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Jobs, Diversity, and Leadership

1. How do you think the growing use of telecommuters, temporary and part-time workers, and virtual teams affect human resource management? How can managers improve recruiting and retention of these employees?

2. Explain how a manager's personal biases and stereotypes may affect an organization's success in creating a workplace that is culturally competent.

3. Shelley Willingham-Hinton, president of the National Organization for Diversity in Sales and Marketing, was quoted in the chapter as saying, "Our country's consumer base is so varied. I can't think of how a company can succeed without having that kind of diversity with their employees." Why should corporations have workforces that mirror the country's diverse consumer base?

4. As a manager, how might you deal with an employee who is always displaying negative emotions that affect the rest of the team? How might you use an understanding of attribution theory and emotional contagion to help you decide what to do?

5. In what ways might the cognitive and affective components of attitude influence the behavior of employees who are faced with learning an entirely new set of computer-related skills to retain their jobs at a manufacturing facility?

6. It is suggested that optimism is an important characteristic for a manager, yet some employees complain that optimistic managers cause them significant stress because they expect their subordinates to meet unreasonable goals or expectations. How might an employee deal with a perpetually optimistic manager?

7. Do you think leadership style is fixed and unchangeable for a leader or flexible and adaptable? Discuss.

8. Suggest some personal traits that you believe would be useful to a business leader today. Are these traits more valuable in some situations than others? How do you think traits differ from strengths?

9. Using Hackman and Oldham's core job dimensions, compare and contrast the jobs of these two state employees: (1) Jared, who spends most of his time researching and debating energy policy to make recommendations that will eventually be presented to the state legislature and (2) Anise, who spends her days planting and caring for the flower gardens and grounds surrounding the state capital building.

10. To keep people motivated in a tough economic environment, some companies have shifted from annual to semiannual bonuses. Do you think offering semiannual is a good way to motivate the kind of behaviors organizations need to survive the economic downturn? What might be some potential problems with this approach?

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1. How do you think the growing use of telecommuters, temporary and part-time workers, and virtual teams affect human resource management? How can managers improve recruiting and retention of these employees?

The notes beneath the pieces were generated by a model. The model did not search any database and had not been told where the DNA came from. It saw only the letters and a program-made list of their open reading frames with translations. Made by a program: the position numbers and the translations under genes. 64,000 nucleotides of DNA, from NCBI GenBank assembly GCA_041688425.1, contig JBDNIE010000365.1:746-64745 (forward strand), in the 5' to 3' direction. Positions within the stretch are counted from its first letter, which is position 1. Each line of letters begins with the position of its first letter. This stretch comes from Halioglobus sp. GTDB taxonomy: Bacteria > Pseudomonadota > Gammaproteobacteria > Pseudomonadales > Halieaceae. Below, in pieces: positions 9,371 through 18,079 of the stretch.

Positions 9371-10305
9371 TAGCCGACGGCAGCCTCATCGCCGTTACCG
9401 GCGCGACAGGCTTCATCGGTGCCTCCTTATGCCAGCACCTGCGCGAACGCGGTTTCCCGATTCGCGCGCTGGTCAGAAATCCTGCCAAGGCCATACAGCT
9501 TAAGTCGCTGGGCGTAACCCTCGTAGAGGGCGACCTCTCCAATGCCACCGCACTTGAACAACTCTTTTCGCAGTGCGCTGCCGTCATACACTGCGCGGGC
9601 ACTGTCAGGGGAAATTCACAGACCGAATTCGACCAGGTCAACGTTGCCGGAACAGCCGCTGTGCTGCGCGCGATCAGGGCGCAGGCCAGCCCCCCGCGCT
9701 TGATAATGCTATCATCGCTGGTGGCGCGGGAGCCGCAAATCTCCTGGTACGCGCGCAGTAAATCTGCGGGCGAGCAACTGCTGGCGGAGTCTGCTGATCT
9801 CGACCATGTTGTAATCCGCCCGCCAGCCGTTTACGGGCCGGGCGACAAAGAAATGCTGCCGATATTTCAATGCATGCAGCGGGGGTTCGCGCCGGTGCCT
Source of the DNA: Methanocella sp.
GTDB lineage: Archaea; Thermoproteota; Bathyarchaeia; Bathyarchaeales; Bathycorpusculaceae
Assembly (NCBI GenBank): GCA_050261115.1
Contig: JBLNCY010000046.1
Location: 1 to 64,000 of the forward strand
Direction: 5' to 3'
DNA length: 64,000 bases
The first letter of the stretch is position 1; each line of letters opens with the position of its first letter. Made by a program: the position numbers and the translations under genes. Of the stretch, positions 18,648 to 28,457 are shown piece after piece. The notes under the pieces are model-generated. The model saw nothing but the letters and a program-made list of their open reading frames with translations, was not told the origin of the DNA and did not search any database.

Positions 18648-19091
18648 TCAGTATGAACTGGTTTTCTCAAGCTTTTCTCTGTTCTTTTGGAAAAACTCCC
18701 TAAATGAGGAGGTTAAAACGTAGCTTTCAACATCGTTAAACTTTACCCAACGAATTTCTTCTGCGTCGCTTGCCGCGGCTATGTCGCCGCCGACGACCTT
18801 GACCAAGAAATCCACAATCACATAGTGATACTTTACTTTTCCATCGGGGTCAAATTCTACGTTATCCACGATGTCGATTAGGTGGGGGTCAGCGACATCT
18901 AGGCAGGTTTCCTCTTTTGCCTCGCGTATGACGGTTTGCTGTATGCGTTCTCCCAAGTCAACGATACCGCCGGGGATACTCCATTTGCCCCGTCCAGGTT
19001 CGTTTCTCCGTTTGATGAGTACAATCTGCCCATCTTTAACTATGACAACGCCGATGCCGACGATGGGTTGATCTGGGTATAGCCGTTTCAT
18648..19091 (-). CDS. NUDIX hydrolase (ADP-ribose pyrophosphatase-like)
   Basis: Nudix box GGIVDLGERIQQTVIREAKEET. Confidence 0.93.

Using contingent workers is both positive and negative in a company. While the use of part time, temporary and telecommuters can mean less payroll work for human resource managers if managing this portion is outsourced by a contracted company, it can mean more headaches in the long run for the manager. It does save the company some in benefits and actual location space and rent, but it can cost more in productivity and motivation issues if not managed correctly. Contingent workers can save the company extra payroll expense as well. Managers can improve recruiting and retention of these employees by offering incentives or giving the possibility to be hired permanent or full time in the future. This can be quite motivating for the employee. They also should treat the contingent employee just like they would other employees and help them to feel vested in the company.

2. Explain how a manager's personal biases and stereotypes may affect an organization's success in creating a workplace that is culturally competent.

A manager comes to a workplace with a certain cultural background. This background may include various biases and stereotypical thinking. For example, a manager may feel that women should not hold powerful positions in business due to their upbringing and native culture. Another manager may hold the stereotype that younger workers are lazy and unmotivated. Each of these managers must remember to keep their personal biases and stereotypical thinking out of the workplace as they will work in a very diverse setting. They need to remember not to discriminate against others based on race, gender, age, or any other factor regardless of their personal beliefs. This does not always happen and may have a negative impact on the bottom line of the company. This could result in negative employee morale, attrition of employees, and even lawsuits.

3. Shelley Willingham-Hinton, president of the National Organization for Diversity in Sales and Marketing, was quoted in the chapter as saying, "Our country's consumer base is so varied. I can't think of how a company can succeed without having that kind of diversity with their employees." Why should corporations have workforces that mirror the country's diverse consumer base?

Diversity is huge in the workplace in America. The United States really is a melting pot. We have individuals of all races and ethnicities in our country. ...

Solution Summary

Jobs, diversity and leaderships are examined. The expert explains how a managers's personal biases and stereotypes may affect an organization's success in creating a workplace that is culturally competent.

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